I've mentioned a few times that I have a "bias light" behind my screen, and that everyone else should too.
I've attempted to photograph how it affects the image, but because of what the bias light is actually doing, i.e. providing a reference for the eye, the camera is not fooled as easily.
A bias light does two major things: One, it provides a reference white (provided you have neutral colored walls). Human vision tend to compensate for the color of lighting. You'll still see an egg as being white even under a purely red light. A scene in a movie that's lit by a red light will have less visual impact as your eyes will adjust. A constant 6500K reference will make the colors on screen appear more true. Two, it keeps a base level of lighting in the room. Watching a screen in complete dark will cause a constant change in the pupil where a dark scene will make a following bright scene wash out. So some room light is required, but if the light is in front of the screen it can wash out the display, and highlight other objects near the display.
This first image is taken with the over-head room light on. All the bulbs in my apartment are 5900K, 5-phosphor, CFL, with a CRI of 93. They're very good bulbs, almost as good as the bias light. I white balanced on the wall behind the screen.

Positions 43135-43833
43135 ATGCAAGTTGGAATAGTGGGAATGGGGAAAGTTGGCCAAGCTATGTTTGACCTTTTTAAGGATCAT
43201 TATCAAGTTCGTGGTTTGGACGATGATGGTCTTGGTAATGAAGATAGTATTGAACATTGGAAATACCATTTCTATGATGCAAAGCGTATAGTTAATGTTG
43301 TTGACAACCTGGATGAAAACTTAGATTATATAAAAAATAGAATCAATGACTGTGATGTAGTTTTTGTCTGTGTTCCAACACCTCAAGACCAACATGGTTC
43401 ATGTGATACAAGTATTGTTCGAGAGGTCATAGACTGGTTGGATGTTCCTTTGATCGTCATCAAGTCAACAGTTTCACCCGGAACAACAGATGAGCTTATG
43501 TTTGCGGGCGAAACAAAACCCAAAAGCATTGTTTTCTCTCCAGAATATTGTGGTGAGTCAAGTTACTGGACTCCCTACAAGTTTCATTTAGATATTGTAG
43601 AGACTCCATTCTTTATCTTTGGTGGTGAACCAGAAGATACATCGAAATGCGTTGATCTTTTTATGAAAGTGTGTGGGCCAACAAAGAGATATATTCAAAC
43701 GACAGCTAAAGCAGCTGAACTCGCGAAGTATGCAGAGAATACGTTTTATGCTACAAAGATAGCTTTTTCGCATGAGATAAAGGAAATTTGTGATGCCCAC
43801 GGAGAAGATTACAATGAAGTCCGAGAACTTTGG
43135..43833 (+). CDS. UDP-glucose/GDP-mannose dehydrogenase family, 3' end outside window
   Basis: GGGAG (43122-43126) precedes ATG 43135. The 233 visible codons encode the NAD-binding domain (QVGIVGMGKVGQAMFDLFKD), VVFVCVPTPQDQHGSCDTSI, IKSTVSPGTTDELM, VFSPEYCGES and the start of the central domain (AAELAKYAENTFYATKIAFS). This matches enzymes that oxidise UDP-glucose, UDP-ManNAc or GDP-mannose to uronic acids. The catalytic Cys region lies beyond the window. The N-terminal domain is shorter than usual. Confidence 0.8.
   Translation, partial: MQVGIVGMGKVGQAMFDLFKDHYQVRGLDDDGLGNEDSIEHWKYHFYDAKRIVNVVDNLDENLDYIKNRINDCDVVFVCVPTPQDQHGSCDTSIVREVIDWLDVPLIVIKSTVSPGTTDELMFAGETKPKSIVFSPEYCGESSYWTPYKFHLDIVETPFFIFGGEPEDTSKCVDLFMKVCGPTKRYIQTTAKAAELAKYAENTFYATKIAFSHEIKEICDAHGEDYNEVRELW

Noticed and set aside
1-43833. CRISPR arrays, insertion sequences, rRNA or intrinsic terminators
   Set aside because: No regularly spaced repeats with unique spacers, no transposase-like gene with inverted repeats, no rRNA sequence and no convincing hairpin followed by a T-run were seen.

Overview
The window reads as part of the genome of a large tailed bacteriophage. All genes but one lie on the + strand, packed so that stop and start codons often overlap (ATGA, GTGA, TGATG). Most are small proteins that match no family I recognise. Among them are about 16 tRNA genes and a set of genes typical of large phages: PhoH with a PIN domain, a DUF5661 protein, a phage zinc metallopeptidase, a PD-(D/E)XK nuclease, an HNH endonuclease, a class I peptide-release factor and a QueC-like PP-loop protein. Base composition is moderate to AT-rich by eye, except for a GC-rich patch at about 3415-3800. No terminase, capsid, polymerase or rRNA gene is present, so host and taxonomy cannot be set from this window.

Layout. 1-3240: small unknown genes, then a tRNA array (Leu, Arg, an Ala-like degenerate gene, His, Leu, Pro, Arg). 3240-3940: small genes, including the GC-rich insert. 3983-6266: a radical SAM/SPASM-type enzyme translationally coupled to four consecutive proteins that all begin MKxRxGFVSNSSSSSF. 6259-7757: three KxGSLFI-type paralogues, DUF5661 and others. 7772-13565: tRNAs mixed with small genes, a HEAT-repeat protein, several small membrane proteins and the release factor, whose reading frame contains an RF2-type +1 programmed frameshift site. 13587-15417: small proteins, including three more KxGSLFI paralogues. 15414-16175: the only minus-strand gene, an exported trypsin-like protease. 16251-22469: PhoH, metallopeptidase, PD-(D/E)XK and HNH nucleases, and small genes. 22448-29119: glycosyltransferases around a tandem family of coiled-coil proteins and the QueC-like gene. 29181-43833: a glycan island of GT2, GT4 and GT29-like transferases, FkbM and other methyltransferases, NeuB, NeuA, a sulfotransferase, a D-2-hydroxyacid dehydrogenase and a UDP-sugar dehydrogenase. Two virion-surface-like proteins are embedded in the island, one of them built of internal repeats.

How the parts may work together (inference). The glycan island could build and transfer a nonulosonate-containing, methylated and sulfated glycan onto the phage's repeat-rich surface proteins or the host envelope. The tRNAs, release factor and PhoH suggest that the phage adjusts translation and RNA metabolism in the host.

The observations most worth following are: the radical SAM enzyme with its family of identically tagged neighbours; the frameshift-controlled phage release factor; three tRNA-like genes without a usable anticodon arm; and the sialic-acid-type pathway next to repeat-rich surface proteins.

The second image is with the lights out. This time I went with an auto-white balance as that's what your eyes would be doing without any other reference.
This shot is lit by the bias light located behind the TV. Again the white balance is on the wall. This light is a florescent tube, with a color temp of 6500K, and a 7-phosphor coat, with a CRI of 96. This is a bulb used to color proof commercial goods in a viewing booth. Also notice how you can no longer notice the speaker or the PS3. The rest of the room is equally dark.
What I couldn't simulate is the slow reaction of the eye's iris to changing lighting conditions in a film. If you want a better idea of the subtle differences between the shots, open them in separate tabs and switch back and forth. Notice especially with the first and last that the walls appear to be the same neutral white, but the color on the display becomes more saturated with the bias light shot.
There's also something cozy about a soft glow emanating from behind the TV.